I'm not sure about you, but I sit alone in a room all day and work.
Often I don't utter a word until 5 in the afternoon when the telemarketers start calling. Last week, I did a customer survey on carpet cleaning. The postman rings my bell to sign for my neighbour's packages. I have complex, imaginary relationships with public-radio personalities. (At the moment, I'm irritated with Jian Ghomeshi for failing to notice my new haircut.)
But, beyond all the Facebook loitering and stretch-pant jokes, there's a darker side to solitude: loneliness.
I know I've caught a case of the lonelies when, after a long week of sitting alone in a small room, I have no desire to drink with friends. Loneliness is the feeling of withdrawing when you're actually most in need of contact. It's wariness of connection combined with an intense longing for the very same thing. It's the impulse that makes you leave a dear friend's wedding before the speeches or hurry across the street to avoid running into someone you know and like.
Loneliness is weird, but it has always seemed to me rather normal - in the way that many essential elements of the human condition are. Fat days, for example, or sex dreams about Stephen Harper.
But, according to Emily White, author of Lonely: Learning to Live With Solitude, I'm guilty of trivializing a serious and potentially life-threatening mental-health condition.
White suffers from chronic loneliness, a syndrome (though not officially diagnosable) that afflicted her throughout her life but most acutely in her early-to-mid-30s.
During that period, White was overcome by a feeling of grave disconnection, one that kept her from forming new friendships and intimate relationships and made social interaction of even the most trivial nature a daunting task. Not to be confused with depression, her loneliness is described by her as something "real and purposeful," a "sweeping realization" that the thing she longed for most - meaningful human contact - slipped painfully beyond her grasp.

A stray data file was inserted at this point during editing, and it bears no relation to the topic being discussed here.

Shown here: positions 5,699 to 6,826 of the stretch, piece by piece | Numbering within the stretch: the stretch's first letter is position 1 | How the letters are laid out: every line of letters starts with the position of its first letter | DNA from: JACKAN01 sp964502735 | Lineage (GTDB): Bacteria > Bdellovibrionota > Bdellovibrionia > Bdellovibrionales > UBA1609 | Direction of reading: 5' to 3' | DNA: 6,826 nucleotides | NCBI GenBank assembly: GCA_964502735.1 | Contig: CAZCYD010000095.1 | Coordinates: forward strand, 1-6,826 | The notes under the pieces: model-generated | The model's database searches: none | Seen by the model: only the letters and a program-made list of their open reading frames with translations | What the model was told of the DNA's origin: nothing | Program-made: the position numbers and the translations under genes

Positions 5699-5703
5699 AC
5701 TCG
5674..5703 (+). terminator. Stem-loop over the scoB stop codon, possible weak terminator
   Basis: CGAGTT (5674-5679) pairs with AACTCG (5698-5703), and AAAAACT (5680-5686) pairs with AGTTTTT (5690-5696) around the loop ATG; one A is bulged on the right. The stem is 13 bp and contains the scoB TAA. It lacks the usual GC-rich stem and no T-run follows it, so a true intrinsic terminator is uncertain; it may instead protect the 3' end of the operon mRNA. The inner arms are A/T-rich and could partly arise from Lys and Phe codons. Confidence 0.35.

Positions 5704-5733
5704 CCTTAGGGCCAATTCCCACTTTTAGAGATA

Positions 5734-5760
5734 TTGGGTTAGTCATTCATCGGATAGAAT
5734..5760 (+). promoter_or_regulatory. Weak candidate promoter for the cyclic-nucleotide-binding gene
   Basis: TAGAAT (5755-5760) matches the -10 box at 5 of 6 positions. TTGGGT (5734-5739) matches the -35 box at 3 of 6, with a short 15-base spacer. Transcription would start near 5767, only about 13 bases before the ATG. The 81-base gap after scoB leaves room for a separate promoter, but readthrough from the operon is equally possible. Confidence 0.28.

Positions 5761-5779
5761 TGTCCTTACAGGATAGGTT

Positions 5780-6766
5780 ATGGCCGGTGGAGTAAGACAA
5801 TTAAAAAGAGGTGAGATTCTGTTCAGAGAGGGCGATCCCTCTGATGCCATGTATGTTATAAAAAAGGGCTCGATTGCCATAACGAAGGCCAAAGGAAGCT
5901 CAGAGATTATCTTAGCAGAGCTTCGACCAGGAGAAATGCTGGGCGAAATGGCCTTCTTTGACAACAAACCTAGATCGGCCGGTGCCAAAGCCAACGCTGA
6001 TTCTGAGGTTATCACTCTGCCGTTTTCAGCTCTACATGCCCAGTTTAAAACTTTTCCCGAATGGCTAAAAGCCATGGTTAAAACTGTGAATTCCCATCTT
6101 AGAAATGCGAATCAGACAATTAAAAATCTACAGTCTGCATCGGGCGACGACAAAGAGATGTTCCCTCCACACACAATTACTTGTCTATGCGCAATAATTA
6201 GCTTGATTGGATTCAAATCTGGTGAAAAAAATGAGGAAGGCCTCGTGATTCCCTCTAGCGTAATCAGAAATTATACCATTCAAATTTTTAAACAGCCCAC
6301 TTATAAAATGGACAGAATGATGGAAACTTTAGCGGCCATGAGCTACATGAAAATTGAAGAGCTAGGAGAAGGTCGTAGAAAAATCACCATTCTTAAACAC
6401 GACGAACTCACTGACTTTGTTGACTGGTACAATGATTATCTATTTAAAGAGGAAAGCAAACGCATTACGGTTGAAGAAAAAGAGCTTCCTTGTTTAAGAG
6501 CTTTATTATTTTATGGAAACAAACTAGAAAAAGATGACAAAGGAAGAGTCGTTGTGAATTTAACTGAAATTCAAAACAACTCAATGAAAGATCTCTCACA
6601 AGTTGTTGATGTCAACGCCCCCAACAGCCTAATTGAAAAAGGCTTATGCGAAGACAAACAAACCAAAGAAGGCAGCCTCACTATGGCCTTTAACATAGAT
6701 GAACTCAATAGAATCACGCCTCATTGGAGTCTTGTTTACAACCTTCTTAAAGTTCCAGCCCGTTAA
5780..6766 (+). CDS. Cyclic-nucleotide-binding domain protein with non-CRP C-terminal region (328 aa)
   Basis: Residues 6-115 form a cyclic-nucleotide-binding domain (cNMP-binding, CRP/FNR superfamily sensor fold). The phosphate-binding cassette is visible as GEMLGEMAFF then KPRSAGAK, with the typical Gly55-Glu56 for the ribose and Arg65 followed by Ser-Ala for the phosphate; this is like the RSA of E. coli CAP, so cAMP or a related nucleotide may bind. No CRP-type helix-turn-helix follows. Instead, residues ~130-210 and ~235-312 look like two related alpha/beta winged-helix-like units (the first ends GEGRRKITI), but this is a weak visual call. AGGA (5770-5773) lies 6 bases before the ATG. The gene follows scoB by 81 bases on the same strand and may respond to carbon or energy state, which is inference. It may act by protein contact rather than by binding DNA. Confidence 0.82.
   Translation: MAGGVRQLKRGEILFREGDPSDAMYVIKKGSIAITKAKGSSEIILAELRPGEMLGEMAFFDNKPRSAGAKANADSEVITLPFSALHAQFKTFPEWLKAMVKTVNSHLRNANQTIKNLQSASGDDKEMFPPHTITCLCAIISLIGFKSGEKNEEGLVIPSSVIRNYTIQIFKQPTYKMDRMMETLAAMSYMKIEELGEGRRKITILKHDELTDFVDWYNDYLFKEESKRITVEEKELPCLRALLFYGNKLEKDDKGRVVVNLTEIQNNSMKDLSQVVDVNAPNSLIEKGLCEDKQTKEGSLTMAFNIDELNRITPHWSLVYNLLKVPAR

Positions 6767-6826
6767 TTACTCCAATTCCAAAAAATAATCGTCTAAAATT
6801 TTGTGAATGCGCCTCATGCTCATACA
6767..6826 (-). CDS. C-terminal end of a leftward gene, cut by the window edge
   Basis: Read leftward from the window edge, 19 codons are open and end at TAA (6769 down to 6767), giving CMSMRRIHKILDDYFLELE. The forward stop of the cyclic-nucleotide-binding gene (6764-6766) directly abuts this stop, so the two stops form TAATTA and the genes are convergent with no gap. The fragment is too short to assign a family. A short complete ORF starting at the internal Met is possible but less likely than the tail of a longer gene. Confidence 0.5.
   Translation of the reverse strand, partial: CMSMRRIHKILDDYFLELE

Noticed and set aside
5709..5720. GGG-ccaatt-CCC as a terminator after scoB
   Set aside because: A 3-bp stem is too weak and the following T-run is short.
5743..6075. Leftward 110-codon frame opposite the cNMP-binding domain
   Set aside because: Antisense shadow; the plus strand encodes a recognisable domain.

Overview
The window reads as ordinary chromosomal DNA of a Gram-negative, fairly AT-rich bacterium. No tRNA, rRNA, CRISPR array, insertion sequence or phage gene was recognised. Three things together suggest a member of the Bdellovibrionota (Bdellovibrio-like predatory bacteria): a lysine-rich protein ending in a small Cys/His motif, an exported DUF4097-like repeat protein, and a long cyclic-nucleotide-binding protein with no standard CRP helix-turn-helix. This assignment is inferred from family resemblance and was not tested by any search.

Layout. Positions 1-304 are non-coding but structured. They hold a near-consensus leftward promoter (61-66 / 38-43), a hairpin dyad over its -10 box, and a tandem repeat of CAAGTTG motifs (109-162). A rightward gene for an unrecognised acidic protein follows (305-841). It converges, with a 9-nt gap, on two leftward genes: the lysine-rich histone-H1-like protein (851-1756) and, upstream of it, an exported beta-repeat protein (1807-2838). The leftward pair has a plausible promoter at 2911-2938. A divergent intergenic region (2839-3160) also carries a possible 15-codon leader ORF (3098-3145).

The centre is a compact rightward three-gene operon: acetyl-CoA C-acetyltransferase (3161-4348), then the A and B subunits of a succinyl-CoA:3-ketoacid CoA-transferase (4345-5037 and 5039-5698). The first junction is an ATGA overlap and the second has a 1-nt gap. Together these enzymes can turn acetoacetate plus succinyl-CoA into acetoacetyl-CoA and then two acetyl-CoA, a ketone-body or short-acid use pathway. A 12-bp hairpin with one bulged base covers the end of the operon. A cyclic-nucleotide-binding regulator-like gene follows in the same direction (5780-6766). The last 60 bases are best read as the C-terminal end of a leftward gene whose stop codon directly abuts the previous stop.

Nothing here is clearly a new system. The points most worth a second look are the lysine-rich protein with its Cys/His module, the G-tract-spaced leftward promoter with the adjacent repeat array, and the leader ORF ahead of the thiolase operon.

Today, she is on a mission, as she puts it, to "de-glorify loneliness."
In the book, she takes particular aim at the pro-single movement, as spearheaded by books such as Quirkyalone, Singled Out and Living Alone and Loving It, which put forward an upbeat, glossed-over version of life without live-in company.
"Studies show that more people are living solitary, fragmented lives," she tells me in an interview from her home in St. John's. "While this has happened, we have glorified aloneness. We've got this mantra now - it's a response to how alone we are - that we're all okay on our own. And while there's nothing wrong with going on vacation alone, and there are some people who totally choose to live alone and enjoy it - Anita Brookner, for instance - you don't need studies to show that if you live alone, you're more likely to be lonely."
And loneliness, she points out, has been clinically linked to lowered cognitive function in college-age youth, early onset of dementia in the elderly and, in the most acute cases, increased rates of suicide.
White says her own loneliness may well have done her in, if not for the obsessive research project she embarked on in order to try to understand her condition - that and "the spasm of dumb luck" that led to her meeting her current partner.
After her own journey into solitude, White rejects the notion that lonely people are somehow more existentially aware. One of the more refreshing aspects of the book is her wry skepticism at the notion of mindfulness - the idea that the inward journey of meditation can bring some kind of self-contained spiritual nirvana.
"The lonelier I was, the less I knew about myself," she says. "Ultimately, I believe we are pack animals. Groups can be hard, but you need them in order to self-identify. There is no way to meet all your own needs or to be your own best friend."
As if to back up White's story, loneliness is emerging as the new psychological affliction du jour. It is considered a major symptom of many other psychological afflictions, such as borderline personality disorder and anxiety and depression.
In her case, loneliness struck while she was a high-functioning, sociable, environmental-protection lawyer living in downtown Toronto. Not exactly your typical Eleanor Rigby-type profile.
She offers no magic solution for her affliction - like many people, she spent years in talk and drug therapy, most of it to little avail - but she is a proponent for awareness. "The only thing that was within my power, the only thing that I could do, was to try to understand it, and that does help," she says.
But while White's memoir is insightful and beautifully written, my own suspicion remains: That loneliness is an inescapable part of the human condition - something to be grappled with philosophically rather than pathologized and treated as an illness.
We are born alone and we die alone. And in between, if we are lucky, a telemarketer will phone and ask us to do a survey on toothpaste brands. So please excuse me while I try to connect with humanity by taking this random call.